By Tim Gaynor
PHOENIX (Reuters) - Four people in a truck packed with suspected illegal immigrants died on Wednesday in Arizona after the sport utility vehicle carrying them fled border patrol agents, veered off a road and smashed through a wall, police said.
Seven other people were injured when the Dodge Durango loaded with 11 people hurtled off a street in Casa Grande, some 45 miles south of Phoenix, at around 1 a.m. It smashed through a solid wall before coming to rest in a yard, a spokesman for Casa Grande Police Department said.
"The vehicle attempted to turn ... (It) went airborne and crashed through a cinder block wall and appeared to hit a couple of small trees and came to a rest," police spokesman Thomas Anderson said.
"At least one occupant was ejected from the vehicle ... They could not have all been restrained because the vehicle doesn't have that many restraints, even if they used them, so it was a pretty horrific accident scene," he added.
Casa Grande, a city of nearly 50,000 people about 80 miles north of the Mexico border, straddles a clandestine route for smugglers ferrying illegal immigrants to the metropolitan Phoenix area.
Minutes before the smash, the U.S. Department of Homeland Security and Border Patrol alerted Casa Grande police that agents were following two vehicles, one a suspected "load vehicle," in the desert a few miles south of the city.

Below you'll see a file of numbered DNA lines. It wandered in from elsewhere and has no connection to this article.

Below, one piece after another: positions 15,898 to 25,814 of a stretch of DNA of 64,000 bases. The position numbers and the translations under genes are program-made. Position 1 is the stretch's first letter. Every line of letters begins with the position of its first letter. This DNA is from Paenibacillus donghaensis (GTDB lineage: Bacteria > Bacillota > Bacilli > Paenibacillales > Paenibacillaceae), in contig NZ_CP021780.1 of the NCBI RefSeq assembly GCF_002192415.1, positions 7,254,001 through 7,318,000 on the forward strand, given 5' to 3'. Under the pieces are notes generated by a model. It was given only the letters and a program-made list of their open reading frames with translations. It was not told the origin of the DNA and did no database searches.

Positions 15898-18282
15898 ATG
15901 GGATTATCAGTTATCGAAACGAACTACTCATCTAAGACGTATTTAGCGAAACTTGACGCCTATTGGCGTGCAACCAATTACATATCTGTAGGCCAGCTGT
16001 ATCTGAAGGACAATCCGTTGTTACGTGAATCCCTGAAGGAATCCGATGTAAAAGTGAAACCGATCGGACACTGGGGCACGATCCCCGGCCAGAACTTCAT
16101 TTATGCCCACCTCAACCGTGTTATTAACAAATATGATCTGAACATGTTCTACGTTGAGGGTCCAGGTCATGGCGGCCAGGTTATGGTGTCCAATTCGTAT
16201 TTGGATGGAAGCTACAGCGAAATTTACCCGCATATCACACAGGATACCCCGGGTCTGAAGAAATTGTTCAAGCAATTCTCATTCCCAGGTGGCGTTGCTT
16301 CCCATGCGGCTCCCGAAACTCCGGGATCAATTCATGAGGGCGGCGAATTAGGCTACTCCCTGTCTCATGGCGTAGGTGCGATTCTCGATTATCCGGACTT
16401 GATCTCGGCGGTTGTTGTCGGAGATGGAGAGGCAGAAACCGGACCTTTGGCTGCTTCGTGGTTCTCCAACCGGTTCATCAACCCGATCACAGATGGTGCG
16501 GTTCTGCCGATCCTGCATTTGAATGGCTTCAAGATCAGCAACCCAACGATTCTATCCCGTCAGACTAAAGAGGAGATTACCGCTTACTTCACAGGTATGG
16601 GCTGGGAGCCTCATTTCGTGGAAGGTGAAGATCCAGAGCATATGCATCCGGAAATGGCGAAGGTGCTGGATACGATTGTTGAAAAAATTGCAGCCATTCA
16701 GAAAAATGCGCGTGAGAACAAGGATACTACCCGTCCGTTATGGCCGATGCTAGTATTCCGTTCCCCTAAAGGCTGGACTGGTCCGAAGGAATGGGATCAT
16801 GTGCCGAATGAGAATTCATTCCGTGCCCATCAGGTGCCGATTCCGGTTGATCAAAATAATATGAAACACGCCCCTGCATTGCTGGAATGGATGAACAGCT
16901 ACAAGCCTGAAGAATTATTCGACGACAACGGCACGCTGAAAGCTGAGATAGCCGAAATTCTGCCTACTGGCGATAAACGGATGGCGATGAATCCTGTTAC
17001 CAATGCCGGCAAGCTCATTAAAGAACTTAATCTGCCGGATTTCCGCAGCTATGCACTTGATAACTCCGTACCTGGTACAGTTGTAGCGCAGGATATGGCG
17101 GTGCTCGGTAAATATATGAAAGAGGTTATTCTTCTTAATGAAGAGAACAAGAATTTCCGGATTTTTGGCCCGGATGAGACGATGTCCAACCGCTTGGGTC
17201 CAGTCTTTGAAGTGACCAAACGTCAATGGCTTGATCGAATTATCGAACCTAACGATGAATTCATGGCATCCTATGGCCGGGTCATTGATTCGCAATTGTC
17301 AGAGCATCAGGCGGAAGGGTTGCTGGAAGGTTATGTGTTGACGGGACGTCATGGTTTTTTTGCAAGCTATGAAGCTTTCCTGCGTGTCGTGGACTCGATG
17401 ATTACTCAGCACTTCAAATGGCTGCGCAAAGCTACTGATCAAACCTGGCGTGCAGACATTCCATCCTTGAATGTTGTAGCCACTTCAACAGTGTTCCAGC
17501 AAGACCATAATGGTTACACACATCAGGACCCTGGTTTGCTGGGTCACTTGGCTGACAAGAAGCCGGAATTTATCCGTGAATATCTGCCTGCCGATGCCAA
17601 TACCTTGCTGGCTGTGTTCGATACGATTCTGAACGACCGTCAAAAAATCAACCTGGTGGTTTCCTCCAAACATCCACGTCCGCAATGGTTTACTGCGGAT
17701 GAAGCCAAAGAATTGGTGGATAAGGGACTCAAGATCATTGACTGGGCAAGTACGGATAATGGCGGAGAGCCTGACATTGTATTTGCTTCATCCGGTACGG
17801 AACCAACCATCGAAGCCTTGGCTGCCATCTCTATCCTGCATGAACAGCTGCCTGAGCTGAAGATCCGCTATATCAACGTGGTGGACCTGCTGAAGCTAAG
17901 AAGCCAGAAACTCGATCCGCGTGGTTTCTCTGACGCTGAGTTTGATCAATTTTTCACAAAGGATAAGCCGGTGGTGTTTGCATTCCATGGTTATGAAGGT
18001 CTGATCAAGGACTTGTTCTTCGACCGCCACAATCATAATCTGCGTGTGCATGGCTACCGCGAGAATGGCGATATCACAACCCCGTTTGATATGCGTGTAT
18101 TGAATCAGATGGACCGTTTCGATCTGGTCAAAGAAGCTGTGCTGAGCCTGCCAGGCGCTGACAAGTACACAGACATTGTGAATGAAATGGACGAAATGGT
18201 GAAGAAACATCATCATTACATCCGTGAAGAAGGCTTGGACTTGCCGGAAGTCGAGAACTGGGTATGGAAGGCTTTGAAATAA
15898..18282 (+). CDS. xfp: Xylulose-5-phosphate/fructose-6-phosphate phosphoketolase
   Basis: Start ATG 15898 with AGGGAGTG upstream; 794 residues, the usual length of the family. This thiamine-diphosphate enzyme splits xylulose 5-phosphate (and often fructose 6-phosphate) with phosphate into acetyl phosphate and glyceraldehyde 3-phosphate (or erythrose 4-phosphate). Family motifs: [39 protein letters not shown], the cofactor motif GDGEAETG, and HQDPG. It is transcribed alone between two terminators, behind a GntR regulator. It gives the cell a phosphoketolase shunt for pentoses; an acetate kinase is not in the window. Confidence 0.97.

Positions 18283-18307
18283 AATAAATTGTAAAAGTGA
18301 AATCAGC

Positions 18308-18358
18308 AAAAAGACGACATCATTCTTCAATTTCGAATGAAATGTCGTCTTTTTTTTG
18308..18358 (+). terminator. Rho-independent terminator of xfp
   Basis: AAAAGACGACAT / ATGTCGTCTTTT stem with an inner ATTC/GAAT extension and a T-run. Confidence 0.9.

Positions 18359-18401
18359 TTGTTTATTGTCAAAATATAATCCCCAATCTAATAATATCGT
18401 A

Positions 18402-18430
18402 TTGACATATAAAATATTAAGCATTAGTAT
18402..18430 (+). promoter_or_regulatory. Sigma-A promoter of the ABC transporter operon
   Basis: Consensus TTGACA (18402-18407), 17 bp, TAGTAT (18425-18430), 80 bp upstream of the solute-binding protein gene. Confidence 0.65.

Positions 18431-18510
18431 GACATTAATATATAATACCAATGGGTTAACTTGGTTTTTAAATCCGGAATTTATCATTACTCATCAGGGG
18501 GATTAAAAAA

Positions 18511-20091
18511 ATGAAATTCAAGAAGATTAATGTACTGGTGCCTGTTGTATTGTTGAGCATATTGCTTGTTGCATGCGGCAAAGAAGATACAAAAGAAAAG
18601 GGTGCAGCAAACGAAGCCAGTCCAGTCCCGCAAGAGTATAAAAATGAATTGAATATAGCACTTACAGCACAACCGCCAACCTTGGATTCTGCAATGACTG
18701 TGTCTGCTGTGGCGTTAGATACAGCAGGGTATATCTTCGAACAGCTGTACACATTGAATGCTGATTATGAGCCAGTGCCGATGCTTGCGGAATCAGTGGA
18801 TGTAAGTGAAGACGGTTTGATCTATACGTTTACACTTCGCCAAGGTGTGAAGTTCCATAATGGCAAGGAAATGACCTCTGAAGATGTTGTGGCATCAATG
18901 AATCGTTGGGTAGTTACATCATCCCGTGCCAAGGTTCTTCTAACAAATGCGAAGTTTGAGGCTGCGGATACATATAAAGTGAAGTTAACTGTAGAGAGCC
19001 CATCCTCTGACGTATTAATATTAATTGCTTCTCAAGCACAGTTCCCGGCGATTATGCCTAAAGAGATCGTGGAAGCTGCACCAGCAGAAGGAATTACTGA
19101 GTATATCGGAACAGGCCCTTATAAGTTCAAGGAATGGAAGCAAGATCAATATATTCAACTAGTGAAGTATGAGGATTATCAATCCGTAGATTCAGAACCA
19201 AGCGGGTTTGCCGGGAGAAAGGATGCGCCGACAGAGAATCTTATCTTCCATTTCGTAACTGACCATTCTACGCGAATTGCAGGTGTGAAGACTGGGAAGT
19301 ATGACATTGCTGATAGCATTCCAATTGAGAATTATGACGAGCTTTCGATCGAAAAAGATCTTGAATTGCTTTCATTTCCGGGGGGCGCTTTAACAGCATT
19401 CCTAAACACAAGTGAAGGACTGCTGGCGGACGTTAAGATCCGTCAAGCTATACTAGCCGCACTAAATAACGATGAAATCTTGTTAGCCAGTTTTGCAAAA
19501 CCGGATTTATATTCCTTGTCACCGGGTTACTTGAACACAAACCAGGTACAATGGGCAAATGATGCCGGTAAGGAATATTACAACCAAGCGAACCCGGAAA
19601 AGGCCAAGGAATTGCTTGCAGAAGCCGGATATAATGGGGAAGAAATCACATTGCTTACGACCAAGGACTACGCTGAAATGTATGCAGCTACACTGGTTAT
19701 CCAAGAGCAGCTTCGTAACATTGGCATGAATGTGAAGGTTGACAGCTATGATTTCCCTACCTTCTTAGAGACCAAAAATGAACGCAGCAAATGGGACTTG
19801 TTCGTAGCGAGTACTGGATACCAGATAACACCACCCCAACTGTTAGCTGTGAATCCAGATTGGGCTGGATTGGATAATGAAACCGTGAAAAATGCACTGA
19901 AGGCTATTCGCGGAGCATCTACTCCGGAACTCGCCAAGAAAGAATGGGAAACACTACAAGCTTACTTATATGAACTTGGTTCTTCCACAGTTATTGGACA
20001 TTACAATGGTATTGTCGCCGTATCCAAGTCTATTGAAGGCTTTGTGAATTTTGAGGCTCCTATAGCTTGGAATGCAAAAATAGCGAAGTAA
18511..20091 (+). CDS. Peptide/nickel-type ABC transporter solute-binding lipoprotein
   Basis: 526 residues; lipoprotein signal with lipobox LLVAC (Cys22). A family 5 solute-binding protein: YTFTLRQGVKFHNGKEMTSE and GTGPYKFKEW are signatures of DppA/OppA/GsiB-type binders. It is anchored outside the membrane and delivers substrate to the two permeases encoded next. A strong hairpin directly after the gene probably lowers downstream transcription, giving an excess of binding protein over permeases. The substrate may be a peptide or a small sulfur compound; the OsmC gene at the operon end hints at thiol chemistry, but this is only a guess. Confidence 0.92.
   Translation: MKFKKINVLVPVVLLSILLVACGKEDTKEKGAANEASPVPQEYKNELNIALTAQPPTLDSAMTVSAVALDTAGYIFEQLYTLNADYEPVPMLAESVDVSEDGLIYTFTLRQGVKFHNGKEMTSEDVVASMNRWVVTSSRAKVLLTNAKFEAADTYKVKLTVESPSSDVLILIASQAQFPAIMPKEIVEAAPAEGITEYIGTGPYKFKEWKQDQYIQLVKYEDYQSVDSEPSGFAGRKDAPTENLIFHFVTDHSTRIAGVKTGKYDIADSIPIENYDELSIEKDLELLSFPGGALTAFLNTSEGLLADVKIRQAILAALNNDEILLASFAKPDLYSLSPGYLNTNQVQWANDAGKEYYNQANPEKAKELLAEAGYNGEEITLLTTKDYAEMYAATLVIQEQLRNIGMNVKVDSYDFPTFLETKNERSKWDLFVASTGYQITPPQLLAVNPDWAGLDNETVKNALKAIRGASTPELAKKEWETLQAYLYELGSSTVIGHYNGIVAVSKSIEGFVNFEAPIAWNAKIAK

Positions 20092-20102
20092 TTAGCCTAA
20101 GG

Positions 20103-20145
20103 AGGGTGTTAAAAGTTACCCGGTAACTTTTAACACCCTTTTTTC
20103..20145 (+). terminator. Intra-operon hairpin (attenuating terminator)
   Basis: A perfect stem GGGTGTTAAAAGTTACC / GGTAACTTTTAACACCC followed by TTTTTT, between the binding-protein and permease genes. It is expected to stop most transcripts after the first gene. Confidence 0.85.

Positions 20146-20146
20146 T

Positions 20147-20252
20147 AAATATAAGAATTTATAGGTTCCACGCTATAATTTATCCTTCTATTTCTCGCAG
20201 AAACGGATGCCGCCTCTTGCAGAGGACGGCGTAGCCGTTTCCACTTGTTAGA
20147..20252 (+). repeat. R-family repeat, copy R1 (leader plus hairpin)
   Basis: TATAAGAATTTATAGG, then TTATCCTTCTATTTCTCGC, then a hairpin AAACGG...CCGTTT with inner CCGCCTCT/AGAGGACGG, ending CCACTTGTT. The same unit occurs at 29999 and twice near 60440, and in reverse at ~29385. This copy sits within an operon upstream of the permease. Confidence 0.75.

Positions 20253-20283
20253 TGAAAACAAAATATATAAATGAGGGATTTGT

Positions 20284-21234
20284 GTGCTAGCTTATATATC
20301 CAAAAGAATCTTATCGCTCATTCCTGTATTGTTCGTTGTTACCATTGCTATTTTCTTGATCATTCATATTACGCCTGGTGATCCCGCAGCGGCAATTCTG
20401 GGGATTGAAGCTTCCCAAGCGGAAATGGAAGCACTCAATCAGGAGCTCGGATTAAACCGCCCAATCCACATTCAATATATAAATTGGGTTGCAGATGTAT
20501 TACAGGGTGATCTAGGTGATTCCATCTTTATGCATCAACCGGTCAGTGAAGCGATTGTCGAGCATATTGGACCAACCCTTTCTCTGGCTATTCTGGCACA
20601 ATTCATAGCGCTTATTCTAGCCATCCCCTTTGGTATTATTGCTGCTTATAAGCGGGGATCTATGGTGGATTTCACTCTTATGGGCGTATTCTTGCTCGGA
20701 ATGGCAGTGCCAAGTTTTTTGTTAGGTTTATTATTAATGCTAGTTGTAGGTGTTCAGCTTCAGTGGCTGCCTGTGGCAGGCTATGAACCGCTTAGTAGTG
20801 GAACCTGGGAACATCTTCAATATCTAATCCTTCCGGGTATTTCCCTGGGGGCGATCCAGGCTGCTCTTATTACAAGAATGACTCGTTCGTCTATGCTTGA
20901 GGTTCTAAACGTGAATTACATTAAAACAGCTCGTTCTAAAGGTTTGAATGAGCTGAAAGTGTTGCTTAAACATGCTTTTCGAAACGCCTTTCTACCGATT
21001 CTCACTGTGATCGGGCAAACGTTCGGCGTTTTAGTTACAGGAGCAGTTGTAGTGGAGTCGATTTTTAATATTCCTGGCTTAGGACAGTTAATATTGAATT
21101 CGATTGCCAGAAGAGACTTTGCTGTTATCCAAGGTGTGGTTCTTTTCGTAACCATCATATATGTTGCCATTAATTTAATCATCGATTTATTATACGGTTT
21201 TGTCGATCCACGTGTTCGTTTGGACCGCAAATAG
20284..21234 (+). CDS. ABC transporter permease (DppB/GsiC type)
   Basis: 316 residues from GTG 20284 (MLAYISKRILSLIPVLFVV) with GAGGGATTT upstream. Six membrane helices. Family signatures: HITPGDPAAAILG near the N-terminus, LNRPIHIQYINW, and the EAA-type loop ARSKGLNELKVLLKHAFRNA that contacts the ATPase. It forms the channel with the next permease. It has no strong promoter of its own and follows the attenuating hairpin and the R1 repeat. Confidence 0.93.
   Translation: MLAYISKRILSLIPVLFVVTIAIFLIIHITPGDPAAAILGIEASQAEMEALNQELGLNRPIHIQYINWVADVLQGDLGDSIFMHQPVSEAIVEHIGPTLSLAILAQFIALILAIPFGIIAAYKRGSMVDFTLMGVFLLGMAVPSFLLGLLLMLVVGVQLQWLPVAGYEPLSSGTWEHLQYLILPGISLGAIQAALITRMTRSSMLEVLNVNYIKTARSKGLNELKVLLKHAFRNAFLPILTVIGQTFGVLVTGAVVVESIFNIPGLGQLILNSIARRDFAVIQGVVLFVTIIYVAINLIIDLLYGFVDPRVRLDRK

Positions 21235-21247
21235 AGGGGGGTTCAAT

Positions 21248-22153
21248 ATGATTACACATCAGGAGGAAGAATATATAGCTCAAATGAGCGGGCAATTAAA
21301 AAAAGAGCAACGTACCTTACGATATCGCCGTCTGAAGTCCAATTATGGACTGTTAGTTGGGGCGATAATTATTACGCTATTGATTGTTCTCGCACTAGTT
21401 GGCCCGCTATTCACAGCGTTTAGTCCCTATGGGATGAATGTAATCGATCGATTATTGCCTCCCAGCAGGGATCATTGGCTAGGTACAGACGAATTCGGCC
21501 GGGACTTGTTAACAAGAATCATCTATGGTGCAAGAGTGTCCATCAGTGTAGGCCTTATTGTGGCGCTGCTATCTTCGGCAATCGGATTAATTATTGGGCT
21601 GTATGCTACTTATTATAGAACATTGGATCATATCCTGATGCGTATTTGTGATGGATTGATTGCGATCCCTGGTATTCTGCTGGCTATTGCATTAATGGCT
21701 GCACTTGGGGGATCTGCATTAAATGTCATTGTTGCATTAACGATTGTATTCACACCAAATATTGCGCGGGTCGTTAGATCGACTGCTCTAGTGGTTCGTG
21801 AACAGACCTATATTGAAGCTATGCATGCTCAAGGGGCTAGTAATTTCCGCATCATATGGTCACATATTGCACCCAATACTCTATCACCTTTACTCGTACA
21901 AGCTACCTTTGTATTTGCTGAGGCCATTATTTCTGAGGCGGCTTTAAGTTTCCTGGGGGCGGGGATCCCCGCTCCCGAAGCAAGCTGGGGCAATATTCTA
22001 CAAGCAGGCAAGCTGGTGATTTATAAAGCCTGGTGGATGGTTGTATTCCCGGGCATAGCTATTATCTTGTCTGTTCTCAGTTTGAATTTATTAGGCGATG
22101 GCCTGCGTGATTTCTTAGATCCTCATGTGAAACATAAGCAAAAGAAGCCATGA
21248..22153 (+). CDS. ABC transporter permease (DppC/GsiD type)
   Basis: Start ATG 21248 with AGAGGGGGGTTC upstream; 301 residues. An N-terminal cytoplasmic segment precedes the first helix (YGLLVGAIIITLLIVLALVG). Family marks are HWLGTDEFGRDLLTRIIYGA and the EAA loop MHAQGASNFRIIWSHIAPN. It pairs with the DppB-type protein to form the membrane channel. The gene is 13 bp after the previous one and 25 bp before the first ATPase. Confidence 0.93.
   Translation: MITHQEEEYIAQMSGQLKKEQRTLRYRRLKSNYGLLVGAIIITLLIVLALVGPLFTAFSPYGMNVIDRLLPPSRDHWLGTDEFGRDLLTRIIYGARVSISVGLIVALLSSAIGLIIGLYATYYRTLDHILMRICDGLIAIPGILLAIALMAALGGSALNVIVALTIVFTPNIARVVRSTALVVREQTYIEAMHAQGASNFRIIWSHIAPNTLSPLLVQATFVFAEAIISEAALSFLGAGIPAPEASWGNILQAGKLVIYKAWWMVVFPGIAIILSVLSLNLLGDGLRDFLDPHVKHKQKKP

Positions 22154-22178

"When they attempted to stop one of the vehicles, the second vehicle drove north toward Casa Grande ... and ultimately crashed into a yard," Anderson said.
Three people were found dead at the scene. Six others were taken to local hospitals where one later died, Anderson said. The condition of the others was not immediately known.
The driver of the Durango was identified as a woman from the nearby town of Eloy. The other 10 occupants were suspected illegal immigrants, although their citizenship was not immediately known, he added.
Human smugglers, known as "coyotes," frequently overload vehicles with illegal immigrants to spirit them from Mexican border areas to cities further inland, from where they move them on to destinations throughout the United States.
Accidents are common. Earlier this month, nine people died when a minivan crammed with illegal immigrants rolled over in south Texas. The driver, a 15-year-old boy, was charged with nine counts of murder.
In 2008, nine people were killed when a sports utility vehicle packed with suspected illegal immigrants rolled on a desert highway a few miles south of Phoenix.
(Editing by Cynthia Johnston and Eric Walsh)